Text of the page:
pation of erroneous doctrine was inculcated as “ a duty by the leaders of every religious party. “ Mary only practised what they taught. It was her “ misfortune, rather than her fault, that she was

not more enlightened than the wisest of her “ contemporaries.

“ With this exception, she has been ranked by “ the more moderate of the reformed writers “ among the best, though not the greatest of our

princes. They have borne honourable testimony

to her virtues : have allotted to her the praise “ of piety and clemency, of compassion for the

poor, and liberality to the distressed ; and have “recorded her solicitude to restore to opulence the “ families that had been unjustly deprived of their “ possessions by her father and brother, and to pro“ vide for the wants of the parochial clergy, who “ had been reduced to penury by the spoliations of “ the last government. It is acknowledged, that “ her moral character is beyond reproof. It ex“ torted respect from all ; even from the most viru" lent of her enemies. The ladies of her house“ hold copied the conduct of their mistress; and ", the decency of Mary's court was often mentioned “ with applause, by those who lamented the dis“soluteness which prevailed in that of her suc“


To the eternal praise of the Irish roman-catholics be it remembered, that, in the reign of queen Mary, they totally abstained from persecution.—“ In the

reign of queen Mary,” says sir William Parnel,

though the religious feelings of Irish catholics, " and their feelings as men, had been treated with

very little ceremony during the two preceding

reigns, they made a wise and moderate use of “ their ascendancy. They entertained no resent“ment for the past, they raised no plans for fu


. Historical Apology.


QUEEN ELIZABETH. SIR, WE now reach the most important reign in the histories both of your church and mine since the reformation. I shall mention in this letter,-1. The establishment of the protestant religion in the reign of queen Elizabeth ; and notice some statements and observations respecting it in “ the Book of the “ Church :”—II. Then insert a summary of the laws passed in her reign against the roman-catholics :-I11. Then state the executions of the romancatholics under the sanguinary part of this code :iv. Then consider the arguments offered by you in justification of these executions, from the general disloyalty of the roman-catholics :--v. From their persecuting principles:--VI. And from their alleged plots :-VII. I shall then notice what you entirely omit mentioning, their exemplary conduct while England was threatened by the Spanish Armada :VIII. And some other charges contained in your letter :-IX. I shall conclude with a short account of the introduction of the protestant reformation into Ireland.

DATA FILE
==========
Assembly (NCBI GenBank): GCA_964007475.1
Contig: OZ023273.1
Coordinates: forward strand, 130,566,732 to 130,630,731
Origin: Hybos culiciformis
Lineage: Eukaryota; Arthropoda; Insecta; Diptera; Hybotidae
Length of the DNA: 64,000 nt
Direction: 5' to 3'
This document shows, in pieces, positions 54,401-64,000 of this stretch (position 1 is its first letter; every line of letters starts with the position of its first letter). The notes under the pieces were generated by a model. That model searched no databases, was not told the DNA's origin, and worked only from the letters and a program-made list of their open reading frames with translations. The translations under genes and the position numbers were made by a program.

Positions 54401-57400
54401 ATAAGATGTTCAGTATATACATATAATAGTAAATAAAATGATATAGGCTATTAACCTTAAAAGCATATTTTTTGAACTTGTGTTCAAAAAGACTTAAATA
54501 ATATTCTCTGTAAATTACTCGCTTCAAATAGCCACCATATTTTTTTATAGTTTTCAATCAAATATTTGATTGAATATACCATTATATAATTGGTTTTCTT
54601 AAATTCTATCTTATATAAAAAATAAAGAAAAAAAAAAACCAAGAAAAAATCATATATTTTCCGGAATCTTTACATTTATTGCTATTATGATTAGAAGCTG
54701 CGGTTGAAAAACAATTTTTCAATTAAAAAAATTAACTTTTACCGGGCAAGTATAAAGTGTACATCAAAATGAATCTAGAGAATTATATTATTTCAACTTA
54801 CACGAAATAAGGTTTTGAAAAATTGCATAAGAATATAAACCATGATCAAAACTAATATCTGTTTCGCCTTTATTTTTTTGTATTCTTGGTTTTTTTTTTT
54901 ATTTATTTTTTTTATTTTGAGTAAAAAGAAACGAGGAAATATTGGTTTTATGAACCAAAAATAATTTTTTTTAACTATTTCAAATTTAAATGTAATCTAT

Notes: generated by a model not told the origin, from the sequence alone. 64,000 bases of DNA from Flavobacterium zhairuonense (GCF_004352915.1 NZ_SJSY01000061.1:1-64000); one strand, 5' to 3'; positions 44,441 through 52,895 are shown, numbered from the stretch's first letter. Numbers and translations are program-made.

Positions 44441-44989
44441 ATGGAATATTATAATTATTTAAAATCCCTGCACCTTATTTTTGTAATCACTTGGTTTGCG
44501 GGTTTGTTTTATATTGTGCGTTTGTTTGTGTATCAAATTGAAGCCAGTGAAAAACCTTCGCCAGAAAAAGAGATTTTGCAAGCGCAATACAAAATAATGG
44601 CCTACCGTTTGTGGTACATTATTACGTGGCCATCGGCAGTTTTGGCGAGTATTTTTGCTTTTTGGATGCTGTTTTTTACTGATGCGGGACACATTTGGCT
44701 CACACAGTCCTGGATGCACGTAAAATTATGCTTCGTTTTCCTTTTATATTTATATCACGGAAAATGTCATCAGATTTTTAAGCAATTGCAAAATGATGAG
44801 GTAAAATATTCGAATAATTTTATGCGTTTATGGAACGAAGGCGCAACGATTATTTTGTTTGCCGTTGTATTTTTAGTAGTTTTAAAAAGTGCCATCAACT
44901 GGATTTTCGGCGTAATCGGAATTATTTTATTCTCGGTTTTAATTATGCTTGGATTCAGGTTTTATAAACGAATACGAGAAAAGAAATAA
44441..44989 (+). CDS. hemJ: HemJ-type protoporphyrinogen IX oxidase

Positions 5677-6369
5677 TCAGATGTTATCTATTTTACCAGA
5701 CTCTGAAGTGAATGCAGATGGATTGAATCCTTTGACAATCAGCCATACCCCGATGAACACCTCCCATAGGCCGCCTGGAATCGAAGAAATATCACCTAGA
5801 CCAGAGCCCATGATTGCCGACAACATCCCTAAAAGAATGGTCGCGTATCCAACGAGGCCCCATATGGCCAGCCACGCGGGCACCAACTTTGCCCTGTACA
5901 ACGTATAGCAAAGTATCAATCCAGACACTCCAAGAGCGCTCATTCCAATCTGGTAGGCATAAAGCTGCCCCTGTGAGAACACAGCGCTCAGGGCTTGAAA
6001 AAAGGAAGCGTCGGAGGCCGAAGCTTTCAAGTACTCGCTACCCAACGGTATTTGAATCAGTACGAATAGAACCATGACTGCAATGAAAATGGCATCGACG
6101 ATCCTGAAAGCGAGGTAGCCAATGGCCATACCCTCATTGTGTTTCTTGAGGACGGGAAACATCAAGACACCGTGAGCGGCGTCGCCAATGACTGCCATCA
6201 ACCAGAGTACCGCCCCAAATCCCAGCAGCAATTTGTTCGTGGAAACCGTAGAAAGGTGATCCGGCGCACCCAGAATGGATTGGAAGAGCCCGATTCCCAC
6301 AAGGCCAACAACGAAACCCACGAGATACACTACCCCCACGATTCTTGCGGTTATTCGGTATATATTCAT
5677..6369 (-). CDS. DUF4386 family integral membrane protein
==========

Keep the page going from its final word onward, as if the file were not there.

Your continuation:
XV. 1. The Establishment of the Protestant Religion in the

Reign of Queen Elizabeth.-Observation on some Statements respecting it in the Book of the Church.

You begin the chapter, which I now have under consideration, by informing us, that“ Eliza